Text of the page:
Everyone’s life got even more difficult because of the current situation and I was also affected. I had to make decisions that should have made my life easier but I don’t know if I succeeded. My social life suffered transformations too and I miss meeting people and traveling a lot. As I looked deeper and deeper I could only hear my sighs, I couldn’t even hear my thoughts as I would usually do. When this happens I panic and the unknown scares me even more. There are a lot of activities and projects I had to reschedule in an unknown and unpredictable future. But then I started having these thoughts: why think so much about the future when you can’t even predict what’s going to happen tomorrow? Why think about the things you have to give up on, the things you can’t do right now when there are a lot of other things you can do Now, even during these hard times.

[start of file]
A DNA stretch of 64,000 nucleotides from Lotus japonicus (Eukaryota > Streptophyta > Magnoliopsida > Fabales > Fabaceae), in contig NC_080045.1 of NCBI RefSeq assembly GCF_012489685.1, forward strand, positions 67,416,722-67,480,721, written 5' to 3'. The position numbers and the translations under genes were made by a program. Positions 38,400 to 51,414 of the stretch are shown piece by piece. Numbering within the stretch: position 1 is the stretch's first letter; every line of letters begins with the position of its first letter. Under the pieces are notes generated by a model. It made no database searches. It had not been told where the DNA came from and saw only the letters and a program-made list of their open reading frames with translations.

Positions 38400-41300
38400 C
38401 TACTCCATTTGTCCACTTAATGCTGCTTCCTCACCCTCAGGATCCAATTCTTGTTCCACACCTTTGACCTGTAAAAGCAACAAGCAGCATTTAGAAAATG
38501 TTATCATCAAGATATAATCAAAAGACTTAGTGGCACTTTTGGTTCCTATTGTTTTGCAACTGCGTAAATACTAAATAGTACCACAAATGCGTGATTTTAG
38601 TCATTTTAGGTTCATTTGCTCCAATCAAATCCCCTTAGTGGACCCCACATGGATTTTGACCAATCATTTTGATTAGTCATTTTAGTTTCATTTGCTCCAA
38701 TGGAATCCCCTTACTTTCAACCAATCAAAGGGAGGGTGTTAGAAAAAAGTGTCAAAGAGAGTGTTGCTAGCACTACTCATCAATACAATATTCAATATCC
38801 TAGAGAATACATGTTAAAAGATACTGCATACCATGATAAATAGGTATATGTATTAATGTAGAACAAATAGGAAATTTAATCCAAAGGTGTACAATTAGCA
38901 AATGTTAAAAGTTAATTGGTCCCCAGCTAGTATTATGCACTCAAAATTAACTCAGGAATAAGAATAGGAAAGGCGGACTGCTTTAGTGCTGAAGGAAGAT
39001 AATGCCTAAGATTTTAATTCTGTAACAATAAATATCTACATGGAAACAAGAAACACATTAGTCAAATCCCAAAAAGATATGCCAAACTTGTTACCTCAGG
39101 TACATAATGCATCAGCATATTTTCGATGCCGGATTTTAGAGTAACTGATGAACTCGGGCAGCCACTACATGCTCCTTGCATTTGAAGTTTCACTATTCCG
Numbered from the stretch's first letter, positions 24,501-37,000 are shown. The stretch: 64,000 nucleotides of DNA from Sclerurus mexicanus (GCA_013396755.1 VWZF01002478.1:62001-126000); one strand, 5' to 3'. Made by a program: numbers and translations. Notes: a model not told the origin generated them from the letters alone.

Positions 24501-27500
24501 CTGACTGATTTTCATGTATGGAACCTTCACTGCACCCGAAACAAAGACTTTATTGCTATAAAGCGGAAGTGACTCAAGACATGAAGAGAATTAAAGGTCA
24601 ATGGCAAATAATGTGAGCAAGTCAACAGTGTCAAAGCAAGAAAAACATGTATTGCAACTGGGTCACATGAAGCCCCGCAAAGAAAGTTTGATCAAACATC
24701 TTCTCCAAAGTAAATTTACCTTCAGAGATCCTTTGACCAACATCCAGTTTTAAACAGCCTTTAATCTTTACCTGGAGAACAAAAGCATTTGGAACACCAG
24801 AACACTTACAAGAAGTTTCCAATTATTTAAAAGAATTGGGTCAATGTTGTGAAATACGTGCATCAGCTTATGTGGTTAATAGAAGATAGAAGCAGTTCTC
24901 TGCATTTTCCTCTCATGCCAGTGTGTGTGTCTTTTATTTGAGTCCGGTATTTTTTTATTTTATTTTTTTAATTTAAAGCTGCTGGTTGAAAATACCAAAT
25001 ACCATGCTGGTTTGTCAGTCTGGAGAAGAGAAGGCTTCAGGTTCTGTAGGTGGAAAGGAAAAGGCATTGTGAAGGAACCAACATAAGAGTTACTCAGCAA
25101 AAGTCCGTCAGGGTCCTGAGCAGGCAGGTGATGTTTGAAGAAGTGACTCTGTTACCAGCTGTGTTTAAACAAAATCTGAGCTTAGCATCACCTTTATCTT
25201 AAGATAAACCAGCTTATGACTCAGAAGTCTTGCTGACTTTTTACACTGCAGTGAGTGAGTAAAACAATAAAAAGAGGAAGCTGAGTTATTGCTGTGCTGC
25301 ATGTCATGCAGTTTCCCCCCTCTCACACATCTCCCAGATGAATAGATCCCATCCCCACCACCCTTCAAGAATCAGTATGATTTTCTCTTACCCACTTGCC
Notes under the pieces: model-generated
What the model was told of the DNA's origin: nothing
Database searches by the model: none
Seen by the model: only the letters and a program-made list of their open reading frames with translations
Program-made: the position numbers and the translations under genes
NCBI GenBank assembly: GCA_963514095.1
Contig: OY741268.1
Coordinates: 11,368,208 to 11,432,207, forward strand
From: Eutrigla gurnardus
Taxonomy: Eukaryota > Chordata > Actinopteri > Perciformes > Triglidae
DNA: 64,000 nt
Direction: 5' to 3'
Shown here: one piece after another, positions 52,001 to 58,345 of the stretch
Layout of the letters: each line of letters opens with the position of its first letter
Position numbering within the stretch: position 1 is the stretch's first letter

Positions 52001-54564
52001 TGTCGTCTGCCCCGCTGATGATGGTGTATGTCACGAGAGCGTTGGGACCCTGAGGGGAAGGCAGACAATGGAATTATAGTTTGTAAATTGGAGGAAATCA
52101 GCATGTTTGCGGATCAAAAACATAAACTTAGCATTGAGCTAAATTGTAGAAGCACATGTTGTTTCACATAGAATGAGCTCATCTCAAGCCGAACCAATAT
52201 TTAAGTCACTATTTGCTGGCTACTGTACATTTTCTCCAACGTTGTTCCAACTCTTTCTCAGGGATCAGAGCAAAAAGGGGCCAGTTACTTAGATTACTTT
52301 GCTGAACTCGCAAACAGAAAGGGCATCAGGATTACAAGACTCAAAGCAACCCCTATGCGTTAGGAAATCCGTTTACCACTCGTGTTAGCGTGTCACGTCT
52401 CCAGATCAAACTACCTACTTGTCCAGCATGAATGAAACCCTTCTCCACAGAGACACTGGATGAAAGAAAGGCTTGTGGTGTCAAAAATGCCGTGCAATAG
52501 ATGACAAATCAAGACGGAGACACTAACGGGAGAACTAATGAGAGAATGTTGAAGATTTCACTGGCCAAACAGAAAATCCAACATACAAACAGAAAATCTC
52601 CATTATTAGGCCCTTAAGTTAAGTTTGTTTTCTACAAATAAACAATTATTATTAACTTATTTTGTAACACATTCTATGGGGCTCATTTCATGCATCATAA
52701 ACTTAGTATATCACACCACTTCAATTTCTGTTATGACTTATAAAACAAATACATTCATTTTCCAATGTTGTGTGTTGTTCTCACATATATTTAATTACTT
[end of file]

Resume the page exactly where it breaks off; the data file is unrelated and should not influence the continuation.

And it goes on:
Hard times are our teachers, our mentors in life. Humans have a powerful and beautiful skill: They can adapt to different and continuously changing situations. In these hard times the most important thing is to not give up. Every day is a new lesson for the future. Hard times make us more resilient and more creative. When things get more difficult for me, I try looking for other ways to do what I want to do, I become more creative, more frugal and I try to get more of the c’est la vie philosophy. When you cannot change the things around you, learn how to appreciate what you already have and don’t lose hope. Better days will come. Actually there is a theory I absolutely love and I apply it in almost every situation of my life. It’s Einstein’s Theory of Relativity. Everything is temporary. There is no absolute hard times, no absolute good times. I believe that during hard times, us humans, we prepare the path for the good times. There are our efforts that flourish into the good times. It’s because we didn’t give up and we did our best that good times come again to us. This is also related to perspective, to how you take this kind of situations. It is important to adapt your perspective so you won’t be too affected by every change or problem that comes your way.